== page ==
Was a time when there was none. A cniht was just a man who fought. (Indeed, originally he was just an attendant or servant, but what on earth did the king have men for except to fight for him?) That he was of noble birth stemmed from the nobles' keeping the fighting powers in their own hands. More or less, though they were known to suppress peasant militias, even ones that fought the Vikings and otherwise the king's enemies. This is why the Latin translation of "knight" is miles.
The rise of a rich merchant class made them feel the pinch, which is where they invented the ceremony of knighting. Fatal in some ways. Once you no longer have to fight to qualify as a knight, the fat rich merchant you minded so much can get himself knighted with a good fat purse, and there's the end of your distinction. On the other hand, the ceremony can lend a useful mystical aura to the role; Chaucer has a notable reverence for it.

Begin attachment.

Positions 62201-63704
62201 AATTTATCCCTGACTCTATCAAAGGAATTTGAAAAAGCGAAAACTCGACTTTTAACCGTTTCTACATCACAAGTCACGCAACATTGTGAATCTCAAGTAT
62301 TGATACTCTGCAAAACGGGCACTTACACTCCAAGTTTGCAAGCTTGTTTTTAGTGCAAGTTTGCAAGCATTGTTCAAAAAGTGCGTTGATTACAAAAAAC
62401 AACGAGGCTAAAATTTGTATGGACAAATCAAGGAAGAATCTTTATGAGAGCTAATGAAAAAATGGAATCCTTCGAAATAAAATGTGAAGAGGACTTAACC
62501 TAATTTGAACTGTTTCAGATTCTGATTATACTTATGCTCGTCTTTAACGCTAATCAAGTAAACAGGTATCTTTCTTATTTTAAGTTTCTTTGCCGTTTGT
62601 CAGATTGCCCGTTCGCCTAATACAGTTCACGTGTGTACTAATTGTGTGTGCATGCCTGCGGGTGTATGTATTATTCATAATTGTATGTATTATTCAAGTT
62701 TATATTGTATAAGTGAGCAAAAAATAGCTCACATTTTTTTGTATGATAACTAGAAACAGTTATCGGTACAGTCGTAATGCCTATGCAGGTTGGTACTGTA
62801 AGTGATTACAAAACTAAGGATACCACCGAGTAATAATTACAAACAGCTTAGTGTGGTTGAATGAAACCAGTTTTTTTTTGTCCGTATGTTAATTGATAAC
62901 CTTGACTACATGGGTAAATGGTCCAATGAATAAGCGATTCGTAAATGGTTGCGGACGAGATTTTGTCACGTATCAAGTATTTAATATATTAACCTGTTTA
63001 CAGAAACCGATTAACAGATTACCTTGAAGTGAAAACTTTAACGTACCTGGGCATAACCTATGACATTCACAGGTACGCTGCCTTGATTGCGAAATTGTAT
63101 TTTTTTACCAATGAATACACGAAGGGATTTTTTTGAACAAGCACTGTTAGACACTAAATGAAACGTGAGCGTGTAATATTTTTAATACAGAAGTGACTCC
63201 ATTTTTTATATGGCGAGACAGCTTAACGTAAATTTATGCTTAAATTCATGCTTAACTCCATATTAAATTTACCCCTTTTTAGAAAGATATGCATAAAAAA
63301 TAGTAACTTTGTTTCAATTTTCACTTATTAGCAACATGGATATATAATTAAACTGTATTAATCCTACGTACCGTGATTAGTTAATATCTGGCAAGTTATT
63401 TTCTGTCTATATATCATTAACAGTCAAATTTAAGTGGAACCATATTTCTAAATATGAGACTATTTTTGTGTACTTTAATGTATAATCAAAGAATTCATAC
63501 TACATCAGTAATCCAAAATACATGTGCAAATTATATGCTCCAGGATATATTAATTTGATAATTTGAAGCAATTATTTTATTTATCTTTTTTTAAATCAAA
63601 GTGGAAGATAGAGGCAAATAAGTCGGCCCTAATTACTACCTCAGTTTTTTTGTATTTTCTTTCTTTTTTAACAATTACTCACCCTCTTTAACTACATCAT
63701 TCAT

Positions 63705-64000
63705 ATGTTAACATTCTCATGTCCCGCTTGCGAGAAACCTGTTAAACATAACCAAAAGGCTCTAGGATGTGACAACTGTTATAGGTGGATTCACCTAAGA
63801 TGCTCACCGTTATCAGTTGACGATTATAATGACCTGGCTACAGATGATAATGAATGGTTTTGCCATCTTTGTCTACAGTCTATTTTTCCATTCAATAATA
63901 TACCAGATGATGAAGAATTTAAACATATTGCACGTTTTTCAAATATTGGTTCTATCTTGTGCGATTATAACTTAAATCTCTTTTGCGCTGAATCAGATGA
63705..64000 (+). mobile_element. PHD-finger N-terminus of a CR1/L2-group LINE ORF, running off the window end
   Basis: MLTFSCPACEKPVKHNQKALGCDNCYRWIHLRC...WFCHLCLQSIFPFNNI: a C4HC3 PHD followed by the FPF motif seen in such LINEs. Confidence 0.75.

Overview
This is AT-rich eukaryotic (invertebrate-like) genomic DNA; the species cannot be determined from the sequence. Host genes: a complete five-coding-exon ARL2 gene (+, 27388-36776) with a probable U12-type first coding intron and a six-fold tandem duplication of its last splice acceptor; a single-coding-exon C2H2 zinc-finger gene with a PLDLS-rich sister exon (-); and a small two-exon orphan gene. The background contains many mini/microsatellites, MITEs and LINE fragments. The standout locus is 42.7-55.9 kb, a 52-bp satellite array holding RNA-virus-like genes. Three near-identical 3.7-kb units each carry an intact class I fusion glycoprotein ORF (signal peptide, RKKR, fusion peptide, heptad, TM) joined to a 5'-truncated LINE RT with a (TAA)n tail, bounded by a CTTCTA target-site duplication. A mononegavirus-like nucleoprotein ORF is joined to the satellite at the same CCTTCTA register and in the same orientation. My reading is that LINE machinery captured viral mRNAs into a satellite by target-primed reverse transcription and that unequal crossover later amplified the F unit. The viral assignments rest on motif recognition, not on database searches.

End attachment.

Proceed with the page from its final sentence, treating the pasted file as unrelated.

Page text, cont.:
And supposing you have knights and men-at-arms in the novel, there's the question of how to distinguish. . . .
In some lands, the knights will all be men of noble, or at least gentle, blood. Haughty about their prerogatives. Only the lowest ranks would even consider marrying the richest merchant's daughter, unless he had wangled some post in the royal court to get himself technically ennobled.
Other lands have a stout burgher and freeholder militia and would laugh to scorn the notion of a fancy ceremony.
The problem lands in the borderlands, where I have a fortress standing between the places of danger and the settled and more-or-less peaceful lands. The muse ambled along with men-at-arms and knights, but didn't go into detail. I suspect that a peasant who distinguished himself and desired it could get himself knighted there, but -- differences, differences -- the mystical aura could come in handy. . . perhaps the knights are oath-bound to the fortress, never to leave. Or perhaps they are the only ones bound to set forth into the places of danger at need. . . ponder, ponder, ponder. . .